Gerry Keane, deputy managing director of Bord Gáis networks division, told the Bord Pleanála hearing that gas imported from Britain would be pumped through the country’s pipeline network and through the new 47km line, which will run from Ballyporeen, Co Tipperary, to Midleton.
Bord Gáis wants to start construction next March, completing the pipeline within six months.
As part of the project the company is seeking access to land owned by about 120 people.
John Gordon, Bord Gáis’ senior counsel, told the hearing that 80 of those landowners had already agreed to provide wayleave access, but he was seeking a further 40 compulsory access orders under the 1976 Gas Act.
He said Bord Gáis had a very good 30-year track record in laying pipeline and to date had constructed 1,500km of underground pipeline throughout the country.
Nearly all the land involved is agricultural, although nearer Midleton, where the land becomes more urbanised, the 600mm wide pipeline will be reinforced and buried at a depth of 1.2 metres.
Reinforced pipeline will also be deployed at 51 road crossings and 16 river crossings, including the River Blackwater.
A total of 9,500 tonnes of steel pipeline will be laid along the route.
Cork County Council officials said the chosen route didn’t compromise any future growth of urban areas and welcomed the fact that it would provide people with an alternative power source.
Officials added that as the pipeline passed some areas of special conservation, works should be agreed in advance with Cork County Council and the National Parks & Wildlife Service to ensure minimum disruption to flora and fauna.
The county council also wants a €253,000 fund set up by Bord Gáis to provide communities with some form of compensation and to ensure the upkeep of local roads.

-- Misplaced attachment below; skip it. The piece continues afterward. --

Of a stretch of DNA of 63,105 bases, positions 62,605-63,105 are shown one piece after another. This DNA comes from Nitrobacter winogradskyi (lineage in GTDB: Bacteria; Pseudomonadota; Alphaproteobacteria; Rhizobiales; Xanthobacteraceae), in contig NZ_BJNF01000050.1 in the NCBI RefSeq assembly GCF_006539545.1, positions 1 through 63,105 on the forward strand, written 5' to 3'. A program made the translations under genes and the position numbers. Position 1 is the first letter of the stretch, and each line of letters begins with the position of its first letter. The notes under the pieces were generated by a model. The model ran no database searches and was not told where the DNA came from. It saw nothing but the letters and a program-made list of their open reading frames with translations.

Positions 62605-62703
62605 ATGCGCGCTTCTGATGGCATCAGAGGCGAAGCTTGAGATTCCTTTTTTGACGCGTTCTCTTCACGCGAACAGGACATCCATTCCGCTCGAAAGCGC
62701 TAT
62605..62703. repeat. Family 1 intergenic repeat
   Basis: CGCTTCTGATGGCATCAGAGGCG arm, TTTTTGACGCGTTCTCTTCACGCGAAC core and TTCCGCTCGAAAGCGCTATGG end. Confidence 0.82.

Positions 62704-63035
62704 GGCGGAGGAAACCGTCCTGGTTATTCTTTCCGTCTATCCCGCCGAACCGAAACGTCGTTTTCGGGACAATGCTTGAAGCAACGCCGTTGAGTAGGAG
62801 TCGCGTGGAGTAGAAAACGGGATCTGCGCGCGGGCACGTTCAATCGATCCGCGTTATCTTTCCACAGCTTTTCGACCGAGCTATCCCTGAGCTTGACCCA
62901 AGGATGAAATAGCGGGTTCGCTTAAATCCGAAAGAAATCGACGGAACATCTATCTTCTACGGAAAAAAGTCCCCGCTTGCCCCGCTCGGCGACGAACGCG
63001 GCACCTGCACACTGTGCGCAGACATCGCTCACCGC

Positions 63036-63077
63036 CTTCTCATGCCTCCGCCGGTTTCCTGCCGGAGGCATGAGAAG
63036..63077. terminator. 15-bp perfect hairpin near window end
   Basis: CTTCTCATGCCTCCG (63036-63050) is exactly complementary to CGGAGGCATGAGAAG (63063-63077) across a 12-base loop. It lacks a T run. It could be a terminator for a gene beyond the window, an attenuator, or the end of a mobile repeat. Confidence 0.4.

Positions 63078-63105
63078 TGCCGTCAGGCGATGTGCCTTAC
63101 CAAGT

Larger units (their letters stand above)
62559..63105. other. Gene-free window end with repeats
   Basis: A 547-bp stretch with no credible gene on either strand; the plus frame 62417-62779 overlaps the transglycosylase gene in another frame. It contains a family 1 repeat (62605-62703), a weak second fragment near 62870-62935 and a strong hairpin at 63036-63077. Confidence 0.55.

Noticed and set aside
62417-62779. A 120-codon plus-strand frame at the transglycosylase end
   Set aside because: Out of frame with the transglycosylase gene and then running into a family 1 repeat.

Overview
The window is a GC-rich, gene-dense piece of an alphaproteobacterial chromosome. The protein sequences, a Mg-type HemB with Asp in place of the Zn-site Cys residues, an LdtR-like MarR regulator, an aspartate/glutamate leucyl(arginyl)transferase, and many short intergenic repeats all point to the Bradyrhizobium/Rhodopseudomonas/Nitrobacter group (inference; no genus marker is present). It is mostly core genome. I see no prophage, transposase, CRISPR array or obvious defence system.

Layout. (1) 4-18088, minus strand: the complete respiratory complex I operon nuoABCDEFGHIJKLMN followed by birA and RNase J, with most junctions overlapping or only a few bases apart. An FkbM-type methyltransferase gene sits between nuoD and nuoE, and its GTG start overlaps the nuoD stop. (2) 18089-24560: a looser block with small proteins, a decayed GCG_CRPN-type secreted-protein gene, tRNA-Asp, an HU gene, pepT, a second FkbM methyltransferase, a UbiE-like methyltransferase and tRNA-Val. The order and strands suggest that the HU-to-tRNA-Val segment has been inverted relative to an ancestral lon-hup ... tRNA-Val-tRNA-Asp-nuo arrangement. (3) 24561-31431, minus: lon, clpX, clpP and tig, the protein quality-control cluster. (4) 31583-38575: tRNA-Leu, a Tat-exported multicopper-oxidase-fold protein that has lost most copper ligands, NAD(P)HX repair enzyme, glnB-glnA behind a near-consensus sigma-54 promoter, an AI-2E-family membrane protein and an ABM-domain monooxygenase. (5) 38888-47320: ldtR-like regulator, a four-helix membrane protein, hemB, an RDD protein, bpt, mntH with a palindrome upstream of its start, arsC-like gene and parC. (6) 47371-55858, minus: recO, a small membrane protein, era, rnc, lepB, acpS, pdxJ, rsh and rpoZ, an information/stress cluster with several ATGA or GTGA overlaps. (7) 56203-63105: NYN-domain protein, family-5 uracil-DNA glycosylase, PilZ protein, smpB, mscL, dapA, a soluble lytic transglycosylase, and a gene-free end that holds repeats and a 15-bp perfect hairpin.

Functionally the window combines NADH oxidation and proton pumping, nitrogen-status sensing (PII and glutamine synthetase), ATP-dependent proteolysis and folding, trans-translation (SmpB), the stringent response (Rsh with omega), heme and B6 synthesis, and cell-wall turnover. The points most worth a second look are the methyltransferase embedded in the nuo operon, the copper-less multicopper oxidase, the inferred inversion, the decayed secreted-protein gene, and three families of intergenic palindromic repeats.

However, Mr Gordon said Bord Gáis had no difficulty setting aside some money under the ‘community gain’ programme, but the company was proposing to give 20 community councils along the route payments of €5,000 each.
South Tipperary County Council officials said the project would provide quality infrastructure that wouldn’t impact on amenities in their area.
Jervis Good, an environmental expert with the Department of the Environment, said he didn’t have an objection to the project if conditions were attached to pipe laying works, especially across the River Blackwater so it wouldn’t impact on aquatic life.
Bord Gáis experts envisage that a micro-tunnel would be built under the Blackwater to reduce any impact on the river.
The Commission for Energy Regulation has already received an application from Bord Gáis, but has said it will not make a ruling until after Bord Pleanála has made its decision.
Ministerial consent was granted under the Gas Act last August.
Bord Pleanála senior inspector Ann-Marie O’Connor is expected to make a decision on the application in December.
The hearing at the Midleton Park Hotel concludes today.